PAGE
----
Alumna, longtime donor and trustee Edna Shanis Tuttleman, ’42, passed away Wednesday, Dec. 18 at the age of 92 of congestive heart failure in her home in Bala Cynwyd.
Tuttleman and her husband, Stanley, were known for their charity towards the university and in the Philadelphia area. Their names adorned the Tuttleman Learning Center.
In addition to the learning center, gifts from the Tuttleman family helped create Tuttleman Counseling Center, a counseling service on main campus that assists students with a number of issues, including suicide and sexual assault.
According to a statement released by the university on Friday, Edna Tuttleman became the first woman elected student body president when she did so in 1939.
“I started out a shy young woman,” Tuttleman once told the Temple Times when reflecting on her career as a student. “I guess I just blossomed at Temple.”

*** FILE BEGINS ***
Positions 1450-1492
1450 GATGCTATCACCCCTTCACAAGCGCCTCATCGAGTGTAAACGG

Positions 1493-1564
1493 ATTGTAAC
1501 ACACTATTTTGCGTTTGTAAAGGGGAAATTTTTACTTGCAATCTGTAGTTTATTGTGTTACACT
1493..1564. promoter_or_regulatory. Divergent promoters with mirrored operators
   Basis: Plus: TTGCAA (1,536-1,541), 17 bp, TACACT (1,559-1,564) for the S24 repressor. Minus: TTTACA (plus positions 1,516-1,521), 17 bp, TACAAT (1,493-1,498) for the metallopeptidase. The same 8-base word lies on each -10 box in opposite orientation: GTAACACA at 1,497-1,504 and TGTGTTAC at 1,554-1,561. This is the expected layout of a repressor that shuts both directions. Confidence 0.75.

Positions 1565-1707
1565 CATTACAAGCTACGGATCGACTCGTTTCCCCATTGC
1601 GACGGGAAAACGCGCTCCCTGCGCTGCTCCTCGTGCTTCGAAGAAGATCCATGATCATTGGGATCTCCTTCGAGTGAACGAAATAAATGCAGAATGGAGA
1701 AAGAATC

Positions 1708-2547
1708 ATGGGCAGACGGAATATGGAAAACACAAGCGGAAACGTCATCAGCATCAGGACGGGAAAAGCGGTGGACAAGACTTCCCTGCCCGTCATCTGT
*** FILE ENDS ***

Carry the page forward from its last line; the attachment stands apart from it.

The Edna and Stanley Tuttleman Learning Center at the center of campus was built with the assistance of a gift from the couple, opening in 1999.
“Mrs. Tuttleman and her family have been enormously generous to this city and to Temple University. Students at Temple have a better learning experience because of the commitment of the Tuttleman family,” President Neil Theobald said in a statement.
After graduating from the School of Commerce, which later became the Fox School of Business, Tuttleman enlisted in the Women Accepted for Voluntary Emergency Service branch of the Navy. She later enrolled in the Pennsylvania Academy of Fine Arts and, along with her husband, was known later in her life as an art collector and benefactor to a number of art institutions in Philadelphia, including the Tuttleman Contemporary Art Gallery at the Philadelphia Museum of Art.
Stanley Tuttleman earned his fortune in the clothing manufacturing business and Edna Tuttleman helped run the design operations at one of his women’s clothing firms, the Corner House, which was eventually sold to The Limited.
Stanley Tuttleman died in 2006. According to an obituary in the Inquirer, Tuttleman is survived by her sons Steve, Zev Gruber, David, and daughter Carol Shanis Guber along with 12 grandchildren, two great-grandchildren and a brother.
The family is planning to hold a private service.